What to do with all these? Make salsa and marinara of course! Thankfully my sister, MD, (technically sister-in-law) was there to help. I worked on blanching the tomatoes to remove the skin, while she sliced and diced all the salsa ingredients.
Blanching is the easiest way I have found to remove tomato skins. You cut a shallow "X" on the bottom of the tomato, just to score the skin, then plop them in boiling water only for 15-20 sec. You will start to see the skin crack and peel away where you cut. Then pull them out and dunk them in an ice bath. This shocks them so they don't continue to cook, and the skin almost slips off.

I don't do very well with spicy foods, so I was looking for a fresher chunky salsa. MD found this great recipe that we used. It was soooooo goooooood! Just what I was looking for.

Double (or triple) this recipe for a crowd.
1 1/2 c Roma tomatoes, chopped (seeds removed)
1/2 c cilantro, chopped
2 1/2 Tbls jalapeno pepper, finely diced (leave seeds in if you want spicier salsa)
1/2 red onion, finely diced
1/2 Tbls Kosher salt
2 Tbls fresh lime juice

(Credit to Trish from who originally posted the recipe)

 In the picture below you can see the salsa in the white bowl, and all the diced tomatoes we still had left over in the green bowl. You could freeze the blanched tomatoes whole, but we planned on making homade marinara sauce for the Chicken Parmesan dinner that night. This was both of our first attempts ever at making marinara from scratch, but it turned out fantastic thanks to this recipe.

I was looking for a sweeter, meatless sauce that I could freeze. The original calls for some meat, but it was really good vegitarian due to all the fresh herbs. (I also threw in a bay leaf, shhhh!) We picked fresh oregano from my garden, but had to buy fresh basil since my potted basil was so wimpy this year.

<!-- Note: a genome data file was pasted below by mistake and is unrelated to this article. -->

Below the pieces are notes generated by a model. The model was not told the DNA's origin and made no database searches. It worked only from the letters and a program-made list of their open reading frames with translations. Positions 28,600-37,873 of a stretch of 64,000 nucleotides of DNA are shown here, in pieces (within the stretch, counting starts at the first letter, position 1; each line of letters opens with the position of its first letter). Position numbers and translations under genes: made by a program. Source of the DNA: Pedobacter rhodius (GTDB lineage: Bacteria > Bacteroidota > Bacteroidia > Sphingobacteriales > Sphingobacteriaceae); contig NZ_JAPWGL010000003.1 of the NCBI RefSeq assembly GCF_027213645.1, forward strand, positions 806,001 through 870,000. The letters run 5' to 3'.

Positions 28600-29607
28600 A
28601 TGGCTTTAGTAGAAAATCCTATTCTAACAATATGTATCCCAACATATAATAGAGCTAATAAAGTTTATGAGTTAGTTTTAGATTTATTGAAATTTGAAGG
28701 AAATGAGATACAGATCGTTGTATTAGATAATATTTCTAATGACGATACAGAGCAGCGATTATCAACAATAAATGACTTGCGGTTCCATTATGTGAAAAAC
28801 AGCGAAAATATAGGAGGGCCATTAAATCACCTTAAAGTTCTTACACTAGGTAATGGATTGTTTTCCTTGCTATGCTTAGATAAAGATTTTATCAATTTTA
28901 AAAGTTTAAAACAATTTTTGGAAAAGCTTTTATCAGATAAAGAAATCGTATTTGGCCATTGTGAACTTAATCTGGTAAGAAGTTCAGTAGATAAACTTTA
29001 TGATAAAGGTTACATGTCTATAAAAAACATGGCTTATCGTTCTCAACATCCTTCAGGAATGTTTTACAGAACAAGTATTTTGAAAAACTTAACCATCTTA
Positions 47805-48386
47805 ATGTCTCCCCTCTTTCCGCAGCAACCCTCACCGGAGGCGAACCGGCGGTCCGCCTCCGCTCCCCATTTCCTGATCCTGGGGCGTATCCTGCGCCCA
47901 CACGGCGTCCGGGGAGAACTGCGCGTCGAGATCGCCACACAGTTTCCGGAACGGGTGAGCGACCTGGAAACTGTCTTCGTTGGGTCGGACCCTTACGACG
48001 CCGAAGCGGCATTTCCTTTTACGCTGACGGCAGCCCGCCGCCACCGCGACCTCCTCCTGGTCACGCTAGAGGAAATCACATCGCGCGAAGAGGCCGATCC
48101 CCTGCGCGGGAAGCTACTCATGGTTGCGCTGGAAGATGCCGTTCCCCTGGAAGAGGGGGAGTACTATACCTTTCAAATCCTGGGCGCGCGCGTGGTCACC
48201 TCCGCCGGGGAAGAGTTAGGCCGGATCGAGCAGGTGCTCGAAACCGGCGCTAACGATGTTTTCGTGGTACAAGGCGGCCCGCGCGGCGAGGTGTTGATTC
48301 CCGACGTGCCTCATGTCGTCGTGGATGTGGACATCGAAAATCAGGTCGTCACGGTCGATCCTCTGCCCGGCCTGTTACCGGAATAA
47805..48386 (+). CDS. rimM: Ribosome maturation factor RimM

Simple & Sweet Marinara Sauce
1 large yellow onion, finely diced
5 gloves of fresh garlic, minced
3 tablespoons of olive oil
1/2 cup decent red wine (Try using a cabernet savignon, merlot or shiraz for slight variations in flavor.)
28 oz can (or fresh) crushed tomatoes
6 oz can tomato paste
1-2 tablespoons brown sugar (use less for less sweet)
1 teaspoon Kosher salt
1 teaspoon fresh ground pepper
1/4 cup (at least) fresh basil, finely chopped
1/4 cup (at least) fresh oregano, finely chopped
3 tablespoons (at least) fresh parsley, finely chopped
1 tablespoon dried Italian herb blend
1 bay leaf while simmering
  1. Heat a large pot or Dutch oven over medium heat. Add 3 Tbs of olive oil - OR- Brown meat of choice (lean ground beef, ground turkey or chicken, lean pork, or meatballs) and set aside. Drain out 70% of remaining fat but keep about 2-3 tablespoons in the pot.
  2. Add onions and saute for about 3 minutes. Add garlic and cook for another 2 minutes. 
  3. Pour in red wine and deglaze the pan, carefully scraping up any bits on the bottom of the pan with a wooden spoon. Allow the wine to reduce in volume by half by cooking for about 2-4 minutes. 
  4. Add tomatoes, tomato paste, brown sugar, salt, pepper, fresh herbs, and dried herbs. Stir to combine. 
  5. Reduce temperature to low or simmer. Add meat back into sauce if using. Cook for a minimum of 1 1/2 hours and as long as 8 hours. 

Makes about 4 cups of sauce. Freeze any extra sauce after it has cooled.
(Kudos to Jenna from for the fabulous sauce!)

Even though I picked all the ripe tomatoes for those recipes, just a couple days later I was back out and picked even more along with the rest of the cucumbers. It's crazy how a garden can just keep producing!